• The method is useful for evaluating the skin condition and for demonstrating the effectiveness of cosmetic products. For example, images may be taken prior to and after application of an anti-wrinkle cream or a film-forming product. These products increase the smoothness of the skin texture, which can be visualized with the perpendicular polarized images and then quantified. The same is true for dermabrasion products.
  • EXAMPLE 1
  • A device was assembled with a Broncolor Picolite flash lamp as the light source positioned at zero degrees to illuminate the front of the subject's face. The lamp was driven by a Broncolor Nano A4 power supply and it was coupled to a Colin S. A. diffuser to produce a uniform beam. An Edmund Optics linear sheet polarizer was attached to the flash lamp through a Cokin S. A. P series holder. The polarizer was attached such that it could be easily removed to produce unpolarized light or rotated to produce perpendicular or parallel-polarized light.
  • The subject was positioned with his head on a custom made jig composed of a chin rest and a head restrainer such that repositioning of the head could be obtained.
  • A digital high resolution SLR color camera (D1X, Nikon, Japan) with a macro zoom lens was positioned at 90 degrees from the flash, to record images from the side of the subject's face. A linear polarizer was attached to the camera's lens through a holder. Like the source polarizer, the camera polarizer (or analyzer) could also be removed or rotated.
  • A laptop computer with custom made software based on IDL controlled the camera and stored the digital images through an IEEE 1394 (firewire) communication port. Distances between the source and the subject and between the subject and the camera were equal to 75 cm. The source power supply was set to 6.6 V. The camera parameters were set as follows: shutter time= 1/125, sensitivity=320, aperture=16.0 and white balance=sunny. The lens was set to 50 mm focal point when full face images were taken and up to 105 mm for detailed images.
  • Experiments were performed to demonstrate that the method of this invention distinguishes significant texture variations between old and young skin. FIG. 1 shows the perpendicular images histogram of a mother in her late forties and her teenage daughter. The histogram of the marked ROI of the perpendicular and the cross-polarized images for both subjects are shown. The ratio of width of the histogram in the perpendicular image to the width of the histogram of the cross-polarized image for the mother is larger than the same ratio for the daughter, which represents the difference between the surface roughness. Skin smoothing products such as bovine serum albumine were applied to the face of a subject. Before (FIG. 2) and after (FIG. 3) images were taken and compared. The effect of the bovine serum albumin on smoothing the skin texture was visible in the generated images. FIG. 4 is a comparative photo taken under conventional conditions.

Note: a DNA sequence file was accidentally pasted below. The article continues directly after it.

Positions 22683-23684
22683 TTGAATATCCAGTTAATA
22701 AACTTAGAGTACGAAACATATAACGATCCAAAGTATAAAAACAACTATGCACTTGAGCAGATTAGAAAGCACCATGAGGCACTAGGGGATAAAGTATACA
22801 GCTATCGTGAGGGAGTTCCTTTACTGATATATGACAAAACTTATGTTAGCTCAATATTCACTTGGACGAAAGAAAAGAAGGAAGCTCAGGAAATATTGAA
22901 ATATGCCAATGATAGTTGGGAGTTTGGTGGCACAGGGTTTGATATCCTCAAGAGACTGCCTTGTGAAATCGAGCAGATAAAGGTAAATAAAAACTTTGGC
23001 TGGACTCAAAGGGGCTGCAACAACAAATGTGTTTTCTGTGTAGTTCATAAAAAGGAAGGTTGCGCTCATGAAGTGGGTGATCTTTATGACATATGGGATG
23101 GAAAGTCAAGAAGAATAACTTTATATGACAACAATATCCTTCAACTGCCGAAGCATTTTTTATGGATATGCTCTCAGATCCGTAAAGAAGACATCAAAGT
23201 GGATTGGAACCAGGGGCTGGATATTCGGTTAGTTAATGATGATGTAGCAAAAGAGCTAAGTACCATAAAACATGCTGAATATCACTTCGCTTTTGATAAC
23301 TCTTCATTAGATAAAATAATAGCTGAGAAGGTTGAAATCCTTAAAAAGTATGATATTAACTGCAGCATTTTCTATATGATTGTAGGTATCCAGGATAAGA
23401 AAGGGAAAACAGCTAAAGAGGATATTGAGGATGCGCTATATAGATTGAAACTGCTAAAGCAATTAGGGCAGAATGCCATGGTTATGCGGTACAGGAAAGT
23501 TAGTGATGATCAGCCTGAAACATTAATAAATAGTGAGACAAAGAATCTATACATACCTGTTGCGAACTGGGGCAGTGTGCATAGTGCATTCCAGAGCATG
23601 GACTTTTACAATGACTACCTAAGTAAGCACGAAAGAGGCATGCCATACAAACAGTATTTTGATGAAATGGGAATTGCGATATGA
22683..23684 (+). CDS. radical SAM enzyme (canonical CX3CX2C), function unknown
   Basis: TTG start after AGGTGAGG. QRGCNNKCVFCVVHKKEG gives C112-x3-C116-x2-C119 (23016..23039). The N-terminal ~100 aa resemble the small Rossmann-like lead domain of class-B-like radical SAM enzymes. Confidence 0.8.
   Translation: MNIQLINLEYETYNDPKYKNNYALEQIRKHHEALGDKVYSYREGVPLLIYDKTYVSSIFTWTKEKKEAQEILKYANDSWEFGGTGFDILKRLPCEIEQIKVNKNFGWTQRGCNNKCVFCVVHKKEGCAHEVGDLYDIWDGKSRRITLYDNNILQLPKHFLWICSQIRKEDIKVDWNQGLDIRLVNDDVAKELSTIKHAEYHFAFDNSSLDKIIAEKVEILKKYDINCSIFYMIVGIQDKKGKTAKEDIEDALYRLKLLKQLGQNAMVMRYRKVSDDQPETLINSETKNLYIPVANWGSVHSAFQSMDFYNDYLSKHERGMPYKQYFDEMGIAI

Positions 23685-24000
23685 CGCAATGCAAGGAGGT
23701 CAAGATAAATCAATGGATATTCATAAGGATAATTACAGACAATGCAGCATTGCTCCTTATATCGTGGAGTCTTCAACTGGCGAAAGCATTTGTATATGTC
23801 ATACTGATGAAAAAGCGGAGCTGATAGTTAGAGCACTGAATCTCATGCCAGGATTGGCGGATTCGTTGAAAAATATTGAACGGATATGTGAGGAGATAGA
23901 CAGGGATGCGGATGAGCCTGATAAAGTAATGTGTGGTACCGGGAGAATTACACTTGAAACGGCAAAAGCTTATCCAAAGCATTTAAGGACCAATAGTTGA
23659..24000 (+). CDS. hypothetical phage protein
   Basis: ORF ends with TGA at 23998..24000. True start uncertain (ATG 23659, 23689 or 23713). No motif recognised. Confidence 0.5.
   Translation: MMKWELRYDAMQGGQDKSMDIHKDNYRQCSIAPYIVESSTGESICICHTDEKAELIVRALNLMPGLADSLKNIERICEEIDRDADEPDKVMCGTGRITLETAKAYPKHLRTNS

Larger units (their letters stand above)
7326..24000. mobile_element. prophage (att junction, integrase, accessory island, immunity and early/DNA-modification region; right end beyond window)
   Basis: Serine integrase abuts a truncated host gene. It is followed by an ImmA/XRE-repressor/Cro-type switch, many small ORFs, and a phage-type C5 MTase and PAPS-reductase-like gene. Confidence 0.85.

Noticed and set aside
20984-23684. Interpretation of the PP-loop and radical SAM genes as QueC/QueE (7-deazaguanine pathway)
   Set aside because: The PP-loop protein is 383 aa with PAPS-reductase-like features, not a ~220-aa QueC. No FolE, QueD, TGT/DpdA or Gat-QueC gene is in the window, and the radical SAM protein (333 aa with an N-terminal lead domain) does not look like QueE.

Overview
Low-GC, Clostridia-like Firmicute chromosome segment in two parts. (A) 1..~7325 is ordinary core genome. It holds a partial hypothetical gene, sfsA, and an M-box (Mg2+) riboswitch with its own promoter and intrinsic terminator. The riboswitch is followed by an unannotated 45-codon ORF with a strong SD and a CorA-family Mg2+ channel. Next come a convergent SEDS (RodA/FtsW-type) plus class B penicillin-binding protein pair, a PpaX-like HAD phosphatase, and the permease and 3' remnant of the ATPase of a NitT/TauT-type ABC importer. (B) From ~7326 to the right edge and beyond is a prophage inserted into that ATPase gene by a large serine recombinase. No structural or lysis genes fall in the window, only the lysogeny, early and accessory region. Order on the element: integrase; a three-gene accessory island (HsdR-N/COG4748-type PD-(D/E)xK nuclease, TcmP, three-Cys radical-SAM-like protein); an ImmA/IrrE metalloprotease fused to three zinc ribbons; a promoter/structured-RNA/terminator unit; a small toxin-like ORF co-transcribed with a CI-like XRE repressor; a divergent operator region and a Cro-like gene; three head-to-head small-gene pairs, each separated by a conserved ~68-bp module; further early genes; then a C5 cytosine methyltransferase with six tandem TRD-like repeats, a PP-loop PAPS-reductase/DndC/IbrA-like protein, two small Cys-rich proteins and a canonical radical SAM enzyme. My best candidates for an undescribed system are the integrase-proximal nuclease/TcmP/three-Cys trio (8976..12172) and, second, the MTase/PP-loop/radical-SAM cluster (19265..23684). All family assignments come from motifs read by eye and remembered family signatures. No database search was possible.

• A microdermabrasion cream was applied to the facial skin of a subject utilizing a microdermabrasion device. Before and after images were compared. The after image clearly appeared to have a more smooth skin texture.

Claims (8)

1. A device comprising:
an imaging device having a rotating linear polarizer oriented perpendicular to a plane of incidence; and
a light source having a rotating linear polarizer oriented perpendicular to a plane of incidence,
wherein the imaging device is positioned from about 45 degrees to about 135 degrees to the light source and an illumination angle ranges from about 45 degrees to about 85 degrees to a surface normal of an object to be imaged.
2. The device according to claim 1 wherein the imaging device is a digital camera and the angle between the camera and the light source is 90 degrees.
3. The device according to claim 2 wherein the illumination angle to its surface normal is 70 degrees.